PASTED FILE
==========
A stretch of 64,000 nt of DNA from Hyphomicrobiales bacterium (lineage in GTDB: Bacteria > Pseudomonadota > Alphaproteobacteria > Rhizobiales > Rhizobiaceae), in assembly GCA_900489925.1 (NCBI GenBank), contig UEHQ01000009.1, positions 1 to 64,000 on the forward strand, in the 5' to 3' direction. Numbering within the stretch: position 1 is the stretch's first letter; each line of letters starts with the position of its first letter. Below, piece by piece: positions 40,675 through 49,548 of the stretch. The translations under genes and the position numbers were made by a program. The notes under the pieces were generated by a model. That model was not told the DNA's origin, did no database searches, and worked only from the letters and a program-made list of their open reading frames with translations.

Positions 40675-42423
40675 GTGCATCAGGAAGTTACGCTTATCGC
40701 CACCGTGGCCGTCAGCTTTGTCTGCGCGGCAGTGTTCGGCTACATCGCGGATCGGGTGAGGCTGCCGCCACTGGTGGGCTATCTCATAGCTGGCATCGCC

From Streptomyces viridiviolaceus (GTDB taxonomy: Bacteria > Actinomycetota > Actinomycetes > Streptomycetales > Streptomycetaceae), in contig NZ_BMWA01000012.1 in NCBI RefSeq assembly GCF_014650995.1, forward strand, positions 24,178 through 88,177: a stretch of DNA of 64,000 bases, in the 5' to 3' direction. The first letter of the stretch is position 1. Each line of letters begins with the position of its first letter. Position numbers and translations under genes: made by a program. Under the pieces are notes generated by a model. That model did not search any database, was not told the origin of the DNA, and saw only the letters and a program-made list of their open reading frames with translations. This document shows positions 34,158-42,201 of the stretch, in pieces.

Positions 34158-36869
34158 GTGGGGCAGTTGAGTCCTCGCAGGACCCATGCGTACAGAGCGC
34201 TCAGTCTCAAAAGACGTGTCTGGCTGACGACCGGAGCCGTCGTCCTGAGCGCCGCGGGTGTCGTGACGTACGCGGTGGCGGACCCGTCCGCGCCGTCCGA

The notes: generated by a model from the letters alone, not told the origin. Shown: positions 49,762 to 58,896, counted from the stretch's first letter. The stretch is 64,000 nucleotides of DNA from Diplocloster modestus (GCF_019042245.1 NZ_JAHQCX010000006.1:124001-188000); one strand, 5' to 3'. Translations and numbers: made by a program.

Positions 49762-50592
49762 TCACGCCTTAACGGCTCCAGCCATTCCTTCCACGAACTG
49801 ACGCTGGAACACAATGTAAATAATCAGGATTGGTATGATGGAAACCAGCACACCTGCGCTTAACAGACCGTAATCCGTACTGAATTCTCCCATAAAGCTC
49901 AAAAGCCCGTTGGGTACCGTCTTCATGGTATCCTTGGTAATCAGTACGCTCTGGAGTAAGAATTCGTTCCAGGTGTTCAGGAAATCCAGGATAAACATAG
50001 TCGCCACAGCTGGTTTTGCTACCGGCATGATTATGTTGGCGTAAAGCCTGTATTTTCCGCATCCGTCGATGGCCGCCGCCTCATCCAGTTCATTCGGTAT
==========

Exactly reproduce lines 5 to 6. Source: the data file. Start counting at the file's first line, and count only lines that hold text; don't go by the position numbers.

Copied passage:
From Streptomyces viridiviolaceus (GTDB taxonomy: Bacteria > Actinomycetota > Actinomycetes > Streptomycetales > Streptomycetaceae), in contig NZ_BMWA01000012.1 in NCBI RefSeq assembly GCF_014650995.1, forward strand, positions 24,178 through 88,177: a stretch of DNA of 64,000 bases, in the 5' to 3' direction. The first letter of the stretch is position 1. Each line of letters begins with the position of its first letter. Position numbers and translations under genes: made by a program. Under the pieces are notes generated by a model. That model did not search any database, was not told the origin of the DNA, and saw only the letters and a program-made list of their open reading frames with translations. This document shows positions 34,158-42,201 of the stretch, in pieces.

Positions 34158-36869